Farzam Dadashzadeh, who is now 32, lived a relatively hidden life as gay in Iran until footage from a Canada Broadcasting Corporation documentary using hidden television cameras dubiously captured his image, without his permission, thus outing him to Iran’s fearsome Islamic Revolutionary Guard corps.
“Immediately my life fell apart. Family and friends disowned me; I was shunted to jail,” he opens up while painting his left eyebrow for an evening drag show. “My situation was punishable by death until I fled to Turkey in 2011, but on arrival I didn’t have any rights in Turkey and could be deported back to Iran anyway.”
Iran is one of the world’s riskiest locations for sexual minorities. According to Human Rights Watch, Iran’s sexual minorities, especially those who identify themselves as lesbian, gay, bisexual, or transgender (LGBT), are victimized both by state and private actors in part because those actors know they can get away with it.
So, this was such a harrowing experience for Farzam that on arrival in Canada he sued the state-owned Canada Broadcasting Corporation (CBC TV) in British Columbia Province´s Supreme Court in 2016. He told the judges that a 2007 documentary titled Out in Iran was shot in a Tehran coffee shop where gay men gathered. Farzam told the court that he didn’t know that filming was underway because the producers were using a “hidden camera” and he had never granted consent to be included. His case was compelling acknowledged the judge. However, the case was thrown out on technicalities. Too much time had passed since the documentary had aired, the judge reasoned.
“They knew they were wrong,” Farzam gripes about the damaging consequences of a CBC TV camera crew outing him in a dubious manner. “They were afraid of the court case. They didn’t even say sorry. Think of it, that’s disappointing.”
What followed in the aftermath of CBC TV outing him and subsequent jail time was a flight of his life. Farzam ran away to Turkey to seek asylum protection. But Turkey is just a stone’s throw away across the border from Iran. “You don’t have any rights in Turkey. No ID. No school, nothing apart from deportation,” says Farzam.
Determined to get as further away from danger, Farzam finally made his way to Canada, curiously the country whose state television brought him into harm’s way. “Canada is good for LGBTQIA freedoms but has a long way to go,” he chuckles about the country that gave him refugee protection and ultimately citizenship.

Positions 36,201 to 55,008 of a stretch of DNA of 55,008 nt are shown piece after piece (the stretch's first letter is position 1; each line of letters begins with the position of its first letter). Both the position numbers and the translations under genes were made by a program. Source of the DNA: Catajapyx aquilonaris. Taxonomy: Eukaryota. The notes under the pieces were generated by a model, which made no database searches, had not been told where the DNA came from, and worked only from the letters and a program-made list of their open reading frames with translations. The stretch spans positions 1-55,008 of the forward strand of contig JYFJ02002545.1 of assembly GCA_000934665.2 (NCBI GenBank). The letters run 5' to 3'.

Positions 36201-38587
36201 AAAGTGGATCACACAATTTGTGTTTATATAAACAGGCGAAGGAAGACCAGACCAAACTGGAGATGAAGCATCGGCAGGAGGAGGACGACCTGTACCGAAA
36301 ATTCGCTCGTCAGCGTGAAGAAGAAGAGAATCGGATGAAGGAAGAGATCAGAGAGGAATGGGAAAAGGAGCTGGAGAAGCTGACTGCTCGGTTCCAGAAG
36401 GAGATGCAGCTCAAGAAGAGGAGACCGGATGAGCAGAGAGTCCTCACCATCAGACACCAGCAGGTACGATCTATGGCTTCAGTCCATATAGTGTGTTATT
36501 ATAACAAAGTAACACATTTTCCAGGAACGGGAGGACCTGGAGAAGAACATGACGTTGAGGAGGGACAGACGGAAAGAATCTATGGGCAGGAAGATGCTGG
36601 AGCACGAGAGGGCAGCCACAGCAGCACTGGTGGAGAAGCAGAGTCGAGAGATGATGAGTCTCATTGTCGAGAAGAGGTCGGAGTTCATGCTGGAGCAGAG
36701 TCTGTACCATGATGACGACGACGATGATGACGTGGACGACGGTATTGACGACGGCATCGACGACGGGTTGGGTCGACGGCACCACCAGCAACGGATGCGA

Today Farzam finds himself in Canada, using his salon hairstylist skills to perform drag poetry and theatre in Vancouver’s thrilling drag scene. Farzam has established a new life in Vancouver where he works as a cosmetician and hairdresser on weekdays, and on weekends, he often performs in drag shows. Farzam has no training as a drag artist. “I am automatically an artist with lots of drama. You have to play along to your heart and emotions,” Farzam laughs he builds up “CLEO” which a he calls: “a ritualistic outer-body theatre performance to explore what it means when I say that I don’t hate myself as a guy. CLEO is once-a-week, one-seventh part of me and I love her equally too.”
In CLEO performances, Farzam teases the audience as the feminine part of himself to ask: “Am I beautiful?” When she puts on makeup, dazzling wigs, perfume-scented hair and glitter costumes. He replies, “Yes.” And CLEO says emphatically, “I know.”
Farzam says he doesn’t want to sound boastful but he feels CLEO is truly magical. Actually, he credits his formative years in Iran for planting inside him the spirit of wanting to perform CLEO as a drag artist. In Iran, Farzam began dressing in drag but only braved to do so inside his bedroom for fear of being victimized. “Surviving Iran? Yes, they will kill you for being queer. However, as a person, you get used to it if you are born and live in a closet that you will stay in a closet. When you live hidden in Iran you realize that as your normal.”
In Canada; performing CLEO, or raising funds for LGBT charities and Trans Prides, these are his methods to explore his emotions, past trauma and figuring out his evolving self. “I feel Canadian, it’s an amazing community here. I have an identity, a good one. Canada is doing just good but we have a lots and lots to do.”
About the Author:
Ray Mwareya is a freelance journalist in Canada whose work is published in Reuters, Guardian, Remedy Health Media, and others. He was the Reporters Without Borders Rest & Refuge Scholar in 2016.